The Rainwater Observatory and Planetarium is an educational ministry of French Camp Academy. It was an outgrowth of the desire to appreciate that “the Heavens declare the glory of God” (Psalm 19:1). Since its beginning in 1985, it has grown in a remarkable way and served thousands of people throughout the Midsouth and around the world.
In the summer of 1985, a 16’ reflector telescope was offered to the Jackson Astronomical Association in Jackson, Mississippi. At the time, they did not have the room or money for it. So, a member of the Association asked Mr. Stuart Irby, Jr., French Camp Academy’s Board Chairman, if the school would be interested in it. Jim Hill, an FCA teacher, was an amateur astronomer and became excited about the project. Hill, assisted by teachers Terry Beutin and Terry Roberts, students Ed Hill and Jerry Thompson and alumnus Steve Garcia, armed themselves with saws and hammers and caravanned to claim the prize. In addition to the telescope, they brought back a 10’ x 10’ building with a roll-off roof, along with many books and accessories.
The building was placed atop of an open ridge on French Camp Academy’s Rainwater farm property about a half mile east of the main campus on Highway 413. Far from ambient city lights, the site was an excellent place for an observatory. Bill Clark, owner of Observadome Laboratories in Jackson, Mississippi offered a used 10’ dome if the school could restore it. Hundreds of staff and student labor hours later, a shiny dome sat on the hill and was dedicated to the Lord’s use on Easter morning at sunrise.
The Observatory, the largest in the state, is spread out on our hilltop site and has over 25 telescopes, plus other optical instruments. Our largest telescopes are a 32-inch Tectron with a Servocat and ArgoNavas automation system and a powerful, research grade, fully automated 25-inch Ritchey-Chretien Sangre telescope and control room with a long focal length, high resolution 6-inch Astrophysics refractor riding piggy back. We also have two 20 inch Dobsonian telescopes that yield spectacular views of the heavens.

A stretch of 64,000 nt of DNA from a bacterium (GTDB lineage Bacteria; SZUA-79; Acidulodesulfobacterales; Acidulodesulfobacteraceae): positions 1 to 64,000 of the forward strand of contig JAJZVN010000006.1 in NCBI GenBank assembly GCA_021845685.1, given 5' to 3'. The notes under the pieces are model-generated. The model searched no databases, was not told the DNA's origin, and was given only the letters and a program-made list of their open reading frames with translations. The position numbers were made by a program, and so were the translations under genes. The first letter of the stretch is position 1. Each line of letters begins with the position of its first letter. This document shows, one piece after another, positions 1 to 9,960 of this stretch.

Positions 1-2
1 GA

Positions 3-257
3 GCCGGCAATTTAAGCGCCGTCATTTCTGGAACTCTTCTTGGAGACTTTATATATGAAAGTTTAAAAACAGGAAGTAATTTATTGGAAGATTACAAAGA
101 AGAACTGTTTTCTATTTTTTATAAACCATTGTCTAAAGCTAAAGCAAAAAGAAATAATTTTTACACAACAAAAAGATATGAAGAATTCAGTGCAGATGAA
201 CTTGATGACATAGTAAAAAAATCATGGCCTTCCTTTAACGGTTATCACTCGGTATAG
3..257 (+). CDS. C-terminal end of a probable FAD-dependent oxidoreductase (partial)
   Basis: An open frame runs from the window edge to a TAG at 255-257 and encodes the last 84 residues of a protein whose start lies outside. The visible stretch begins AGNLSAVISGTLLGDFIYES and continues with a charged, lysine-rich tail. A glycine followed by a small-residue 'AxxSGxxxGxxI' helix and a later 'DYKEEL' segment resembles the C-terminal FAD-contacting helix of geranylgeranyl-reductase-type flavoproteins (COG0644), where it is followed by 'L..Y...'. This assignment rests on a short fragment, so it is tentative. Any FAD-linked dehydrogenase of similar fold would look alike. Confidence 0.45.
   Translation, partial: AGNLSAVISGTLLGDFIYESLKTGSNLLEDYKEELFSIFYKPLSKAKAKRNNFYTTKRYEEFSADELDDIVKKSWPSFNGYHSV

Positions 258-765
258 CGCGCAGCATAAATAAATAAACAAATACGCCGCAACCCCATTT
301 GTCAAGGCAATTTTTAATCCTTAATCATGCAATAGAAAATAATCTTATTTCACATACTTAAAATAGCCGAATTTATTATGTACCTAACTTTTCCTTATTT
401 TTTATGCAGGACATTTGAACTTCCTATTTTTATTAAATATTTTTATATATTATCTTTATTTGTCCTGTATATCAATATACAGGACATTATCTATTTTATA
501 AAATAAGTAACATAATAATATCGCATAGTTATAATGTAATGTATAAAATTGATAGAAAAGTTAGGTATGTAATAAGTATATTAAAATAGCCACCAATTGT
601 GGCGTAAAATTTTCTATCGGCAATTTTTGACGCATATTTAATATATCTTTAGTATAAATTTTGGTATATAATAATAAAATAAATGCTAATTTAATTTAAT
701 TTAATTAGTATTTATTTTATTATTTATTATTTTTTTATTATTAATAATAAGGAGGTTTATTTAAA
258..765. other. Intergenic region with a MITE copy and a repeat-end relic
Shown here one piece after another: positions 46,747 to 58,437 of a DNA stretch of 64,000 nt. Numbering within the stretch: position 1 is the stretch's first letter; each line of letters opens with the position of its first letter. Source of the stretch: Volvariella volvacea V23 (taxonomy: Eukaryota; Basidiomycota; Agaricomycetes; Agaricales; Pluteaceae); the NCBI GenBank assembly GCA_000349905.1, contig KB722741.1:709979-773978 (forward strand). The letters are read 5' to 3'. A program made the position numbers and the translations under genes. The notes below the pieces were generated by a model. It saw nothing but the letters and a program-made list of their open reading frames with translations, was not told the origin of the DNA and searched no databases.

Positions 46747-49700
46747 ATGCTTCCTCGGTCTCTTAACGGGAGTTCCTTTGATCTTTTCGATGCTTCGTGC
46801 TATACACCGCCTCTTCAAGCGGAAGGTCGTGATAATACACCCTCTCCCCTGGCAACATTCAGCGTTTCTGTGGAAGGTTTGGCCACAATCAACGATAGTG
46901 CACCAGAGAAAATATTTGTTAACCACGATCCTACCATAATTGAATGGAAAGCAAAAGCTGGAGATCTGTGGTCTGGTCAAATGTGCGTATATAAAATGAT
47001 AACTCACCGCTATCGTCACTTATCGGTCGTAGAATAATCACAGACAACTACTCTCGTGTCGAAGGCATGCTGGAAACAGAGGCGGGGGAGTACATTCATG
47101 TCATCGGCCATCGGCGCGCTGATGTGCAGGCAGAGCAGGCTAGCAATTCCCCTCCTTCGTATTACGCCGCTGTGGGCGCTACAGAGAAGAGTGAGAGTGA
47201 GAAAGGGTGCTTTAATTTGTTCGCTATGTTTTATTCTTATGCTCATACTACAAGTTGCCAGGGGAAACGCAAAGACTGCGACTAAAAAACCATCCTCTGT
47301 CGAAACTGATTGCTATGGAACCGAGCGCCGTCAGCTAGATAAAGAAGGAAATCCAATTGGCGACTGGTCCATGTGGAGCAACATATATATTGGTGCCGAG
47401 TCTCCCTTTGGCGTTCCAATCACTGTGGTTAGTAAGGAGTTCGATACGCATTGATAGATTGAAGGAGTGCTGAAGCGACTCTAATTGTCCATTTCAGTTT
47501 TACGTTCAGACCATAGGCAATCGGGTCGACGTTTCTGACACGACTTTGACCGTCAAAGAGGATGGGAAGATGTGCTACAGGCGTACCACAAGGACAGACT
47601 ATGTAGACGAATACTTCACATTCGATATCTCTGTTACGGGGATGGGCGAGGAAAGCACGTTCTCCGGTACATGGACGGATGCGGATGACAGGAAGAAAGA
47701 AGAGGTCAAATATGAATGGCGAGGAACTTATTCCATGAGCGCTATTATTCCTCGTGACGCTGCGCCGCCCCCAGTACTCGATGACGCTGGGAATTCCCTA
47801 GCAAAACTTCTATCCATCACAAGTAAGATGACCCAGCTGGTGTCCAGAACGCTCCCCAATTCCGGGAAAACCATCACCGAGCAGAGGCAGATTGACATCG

...and a number of other powerful scopes!
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Our unique facility is located in one of the last remaining dark pockets left in the southeastern United States. We can offer a window into the splendor of the heavens that few around the country can offer. We provide day and nighttime astronomy related programming designed for a variety of different groups and organizations including but not limited to universities, schools, colleges, science and nature centers, senior adult and youth groups, international groups, scouts, civic groups, homeschools churches and other faith based organizations.
We are excited about our new indoor exhibits containing an impressive meteorite collection with such objects as a Mars meteorite, tektites and a piece of the Chelyabinsk meteorite that hit Russia in 2013! In addition, we have an impressive collection of rocks, minerals asteroid models, space science art exhibit and other astronomy related displays. There are also a number of large scale outdoor exhibits such as solar system scale models and solstice-equinox alignment exhibits.
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We have an “Observa-dome" Planetarium with a six-meter dome and Spitz A-2 projector. It can seat as many as 50 people and is used primarily to teach stellar and planetary motion, constellations and mythology during the daytime and in the event of evening inclement weather.